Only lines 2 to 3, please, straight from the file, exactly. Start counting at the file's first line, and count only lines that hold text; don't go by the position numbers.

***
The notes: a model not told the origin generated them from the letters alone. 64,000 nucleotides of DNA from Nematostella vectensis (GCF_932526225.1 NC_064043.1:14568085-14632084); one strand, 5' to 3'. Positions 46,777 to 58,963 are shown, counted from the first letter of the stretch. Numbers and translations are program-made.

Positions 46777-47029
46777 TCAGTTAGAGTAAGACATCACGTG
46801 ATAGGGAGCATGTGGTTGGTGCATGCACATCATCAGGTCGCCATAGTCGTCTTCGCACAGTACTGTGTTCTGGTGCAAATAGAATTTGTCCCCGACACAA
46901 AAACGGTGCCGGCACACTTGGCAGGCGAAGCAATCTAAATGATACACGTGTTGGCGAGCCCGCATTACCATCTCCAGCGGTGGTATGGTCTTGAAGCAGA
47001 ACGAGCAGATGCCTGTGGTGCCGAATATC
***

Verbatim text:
Positions 46777-47029
46777 TCAGTTAGAGTAAGACATCACGTG